In Iran, few studies have been carried out about shift workers [25, 26]. Most of these studies are concerned with shift workers in Iranian hospitals. Studies about the shift workers in Iranian industries are rare [27]. The results of these few studies have revealed that Iranian shift workers are at risk of depression [28]; so this study was conducted to determine serum level of TAC and MDA among depressed rotational shift workers in Shahid Tongouyan Tehran Oil Refinery.

2. Methods

2.1. Research Participants

In this cross-sectional study, 456 potentially eligible candidates (all the shift workers in Tehran Shahid Tondgooyan Oil Refinery) were screened for depression symptoms by using 21-item Beck Depression Inventory questionnaire; a total of 397 (87.06%) workers returned the questionnaire. Out of 397 workers, 261 workers did not meet the inclusion criteria or met exclusion criteria. Finally, 136 shift workers aged 21–52 enrolled in the study. It should be noted that all of the shift workers in Tehran Shahid Tondgooyan Oil Refinery were men and their program was 8-hour backward shifts (from night to morning) 4 nights, 3 off, 4 afternoons, 1 off, and 4 mornings, respectively.

2.1.1. Inclusion and Exclusion Criteria

The study inclusion criteria were giving written consent to participate in the study and depression score ≥10 in 21-item Beck Depression Rating Scale and washout periods of two months for antidepressants medicines and two weeks for supplements were required, prior to the study entry. The exclusion criteria were history of thyroid diseases, liver diseases, kidney diseases, diabetes, cardiovascular diseases, cancer, and hypertension based physical examination, being professional sportsman, smoking, consuming alcohol, and substance abuse Information was collected using a self-administered general questionnaire.

2.2. Data Collection Tools

Data collection was performed using a self-administered general questionnaire “21-item Beck Depression Inventory” [29], which was translated into Persian. The general questionnaire elicited information on age, marital status, work experience, shift work experience, education, sports, smoking, alcoholic drinks, narcotics, and drugs. For enrolled participants, weight and height were measured with Seca standard tools (Germany) with 0.1 cm and 100 g precision while the participants had least clothes and were barefoot and body mass index (BMI) was calculated from the formula (weight (kg)/high (m)2).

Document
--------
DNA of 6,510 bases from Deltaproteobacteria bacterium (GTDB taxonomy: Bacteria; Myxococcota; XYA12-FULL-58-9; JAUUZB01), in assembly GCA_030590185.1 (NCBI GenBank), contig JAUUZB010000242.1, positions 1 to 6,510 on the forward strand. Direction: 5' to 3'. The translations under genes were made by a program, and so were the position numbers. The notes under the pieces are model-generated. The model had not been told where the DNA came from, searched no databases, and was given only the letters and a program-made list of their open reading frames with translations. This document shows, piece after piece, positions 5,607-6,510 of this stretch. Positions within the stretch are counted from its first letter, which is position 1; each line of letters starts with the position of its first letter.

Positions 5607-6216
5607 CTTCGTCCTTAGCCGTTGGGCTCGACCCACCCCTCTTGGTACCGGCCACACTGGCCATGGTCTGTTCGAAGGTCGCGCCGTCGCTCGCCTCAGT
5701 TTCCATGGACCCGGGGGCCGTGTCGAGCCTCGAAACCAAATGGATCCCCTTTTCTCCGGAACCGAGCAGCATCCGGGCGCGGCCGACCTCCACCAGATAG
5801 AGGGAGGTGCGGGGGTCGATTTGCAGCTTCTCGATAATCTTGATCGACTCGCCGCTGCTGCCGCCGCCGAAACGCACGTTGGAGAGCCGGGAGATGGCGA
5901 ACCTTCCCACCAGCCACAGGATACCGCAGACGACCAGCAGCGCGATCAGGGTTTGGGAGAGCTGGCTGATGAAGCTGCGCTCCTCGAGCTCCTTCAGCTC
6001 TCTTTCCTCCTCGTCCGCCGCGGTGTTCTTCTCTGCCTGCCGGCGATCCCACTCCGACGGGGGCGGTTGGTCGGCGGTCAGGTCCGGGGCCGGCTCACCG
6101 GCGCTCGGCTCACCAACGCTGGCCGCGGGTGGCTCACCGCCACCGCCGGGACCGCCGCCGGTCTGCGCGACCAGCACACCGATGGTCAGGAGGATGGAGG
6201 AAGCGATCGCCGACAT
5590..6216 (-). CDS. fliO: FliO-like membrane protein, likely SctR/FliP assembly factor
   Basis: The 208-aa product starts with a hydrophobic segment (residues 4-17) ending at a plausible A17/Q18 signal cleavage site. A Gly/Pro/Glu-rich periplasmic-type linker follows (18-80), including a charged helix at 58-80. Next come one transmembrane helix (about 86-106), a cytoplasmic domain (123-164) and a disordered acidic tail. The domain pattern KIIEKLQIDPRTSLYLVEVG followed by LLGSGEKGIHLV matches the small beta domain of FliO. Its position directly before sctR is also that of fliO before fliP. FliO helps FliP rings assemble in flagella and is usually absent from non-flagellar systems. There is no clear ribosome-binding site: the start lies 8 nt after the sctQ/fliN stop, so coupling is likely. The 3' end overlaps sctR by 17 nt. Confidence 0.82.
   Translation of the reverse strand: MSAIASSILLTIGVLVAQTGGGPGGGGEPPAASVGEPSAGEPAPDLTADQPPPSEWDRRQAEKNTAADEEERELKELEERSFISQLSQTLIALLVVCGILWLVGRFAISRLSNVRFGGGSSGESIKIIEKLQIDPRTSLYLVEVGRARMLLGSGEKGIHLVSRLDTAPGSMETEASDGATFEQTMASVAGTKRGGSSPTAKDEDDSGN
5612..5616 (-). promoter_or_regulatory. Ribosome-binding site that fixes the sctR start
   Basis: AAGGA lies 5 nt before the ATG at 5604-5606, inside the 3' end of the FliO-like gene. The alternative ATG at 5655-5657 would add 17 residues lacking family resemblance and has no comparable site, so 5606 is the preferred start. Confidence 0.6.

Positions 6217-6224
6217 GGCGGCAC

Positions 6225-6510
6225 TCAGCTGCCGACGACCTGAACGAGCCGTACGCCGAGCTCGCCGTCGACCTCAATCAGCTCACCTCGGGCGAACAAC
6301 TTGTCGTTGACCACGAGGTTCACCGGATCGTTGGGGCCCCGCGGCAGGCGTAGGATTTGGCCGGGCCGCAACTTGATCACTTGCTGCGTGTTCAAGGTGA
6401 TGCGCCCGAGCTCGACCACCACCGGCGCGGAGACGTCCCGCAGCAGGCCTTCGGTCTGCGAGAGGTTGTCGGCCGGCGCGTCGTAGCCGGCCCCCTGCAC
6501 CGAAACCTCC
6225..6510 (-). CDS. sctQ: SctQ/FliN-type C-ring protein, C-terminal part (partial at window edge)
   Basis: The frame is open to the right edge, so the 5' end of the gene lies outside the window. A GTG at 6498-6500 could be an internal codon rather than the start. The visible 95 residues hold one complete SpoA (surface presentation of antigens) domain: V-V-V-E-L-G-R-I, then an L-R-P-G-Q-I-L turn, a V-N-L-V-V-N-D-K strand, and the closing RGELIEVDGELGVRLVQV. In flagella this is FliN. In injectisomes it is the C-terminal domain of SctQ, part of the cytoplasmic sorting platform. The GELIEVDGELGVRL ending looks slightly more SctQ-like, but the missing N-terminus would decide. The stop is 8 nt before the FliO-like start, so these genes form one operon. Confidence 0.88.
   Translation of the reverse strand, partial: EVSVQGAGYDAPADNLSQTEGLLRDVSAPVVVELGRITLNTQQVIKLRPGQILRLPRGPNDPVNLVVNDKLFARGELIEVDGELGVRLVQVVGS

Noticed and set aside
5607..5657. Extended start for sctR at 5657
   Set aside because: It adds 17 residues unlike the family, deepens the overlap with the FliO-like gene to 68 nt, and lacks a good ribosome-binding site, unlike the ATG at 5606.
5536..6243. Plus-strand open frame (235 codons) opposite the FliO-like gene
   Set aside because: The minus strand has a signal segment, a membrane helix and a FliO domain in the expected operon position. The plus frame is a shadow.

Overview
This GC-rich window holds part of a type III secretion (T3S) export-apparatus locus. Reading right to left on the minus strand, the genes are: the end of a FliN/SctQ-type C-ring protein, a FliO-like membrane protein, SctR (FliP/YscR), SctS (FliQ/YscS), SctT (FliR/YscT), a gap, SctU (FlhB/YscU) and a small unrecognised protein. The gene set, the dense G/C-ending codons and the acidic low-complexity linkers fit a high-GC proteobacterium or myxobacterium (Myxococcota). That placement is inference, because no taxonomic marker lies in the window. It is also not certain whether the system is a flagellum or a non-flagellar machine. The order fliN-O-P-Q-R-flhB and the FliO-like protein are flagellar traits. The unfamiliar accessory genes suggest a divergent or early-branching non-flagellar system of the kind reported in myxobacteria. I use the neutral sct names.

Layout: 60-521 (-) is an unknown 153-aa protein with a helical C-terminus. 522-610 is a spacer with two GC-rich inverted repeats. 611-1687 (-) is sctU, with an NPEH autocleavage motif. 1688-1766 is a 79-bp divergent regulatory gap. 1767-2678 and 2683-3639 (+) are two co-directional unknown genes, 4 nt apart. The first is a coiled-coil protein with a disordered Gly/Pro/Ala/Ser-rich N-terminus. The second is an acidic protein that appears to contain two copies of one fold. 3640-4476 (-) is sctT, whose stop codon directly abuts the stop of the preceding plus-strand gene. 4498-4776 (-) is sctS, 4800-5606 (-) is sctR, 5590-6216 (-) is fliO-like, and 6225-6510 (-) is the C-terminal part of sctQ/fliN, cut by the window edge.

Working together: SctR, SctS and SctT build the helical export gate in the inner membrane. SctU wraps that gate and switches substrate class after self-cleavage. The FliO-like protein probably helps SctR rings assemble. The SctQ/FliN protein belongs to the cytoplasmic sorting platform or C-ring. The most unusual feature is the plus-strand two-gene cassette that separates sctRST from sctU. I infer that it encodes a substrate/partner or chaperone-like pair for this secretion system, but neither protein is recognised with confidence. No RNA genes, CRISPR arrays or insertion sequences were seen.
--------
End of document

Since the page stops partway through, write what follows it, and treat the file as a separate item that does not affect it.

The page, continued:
Diastolic and systolic blood pressures were measured using a mercury sphygmomanometer with 5 mmHg precision from the right arm and after 10 min of resting in the sitting position. History of thyroid diseases, liver diseases, kidney diseases, diabetes, cardiovascular diseases, cancer, and hypertension was collected based on physical examination performed by the interviewing physician in the Health Center of Tehran Shahid Tondgooyan Oil Refinery.

2.2.1. Blood Sample Collection

To measure the level of TAC and MDA, 8 mL blood sample was collected from the vein anterior to the elbow at sitting position and after fasting for 10–12 hours from 7.30 AM to 8.30 AM o’clock. Needle holder 21 in a gel-containing tube without anticoagulant was used. Then, serum was separated using centrifuge for about 10 min at 1500 rpm. The extracted serum was transferred to microtubes labeled with identifier code and was kept at until the analysis time. The serum MDA level was determined using the method described by Satoh [30]. In this method, MDA was determined by thiobarbituric acid (TBA) reaction and separation on HPLC. UV detection was performed at 532 nm.

Serum total antioxidants was measured using the ABTS (2,2-Azino-bis sulfonic acid). This method is based upon reconstruct cation ABTS (the maximum absorbance at wavelengths 820, 734, and 660 nm) and the chain-breaking antioxidants are of low molecular mass. When the radical cation ABTS (green-blue) is restored to become a colorless solution, it reduces the optical absorption, proportional to the total antioxidant capacity of serum or plasma [31].

For the blinding purpose, we used samples with the identifier code. TAC was measured in the Department of Biochemistry, Tehran University of Medical Sciences, and MDA was measured in Tehran Noor Research Center.

2.3. Statistical Analyses

All analyses were performed using Statistical Package for Social Sciences (SPSS) version 16.0 for Windows (IBM Corporation, NY, USA). Descriptive statistics were shown as mean and standard deviation. The relationship between quantitative variables was tested by bivariate analysis. Linear regression was used to demonstrate the relationship of depression score with shift work experience. Difference between groups was tested by one-way regression analyses (ANOVA). The significant level was set at .

2.4. Ethical Consideration

The Review Board of Tarbiat Modares University approved the study. Ethical approval was obtained from the Medical Ethics Committee of Tarbiat Modares University in Tehran, Iran. All participants gave written consent to participate in the study. Participants were explained that the data are considered as confidential and their identity will not be revealed and the data will not be used except for the research purpose.

3. Results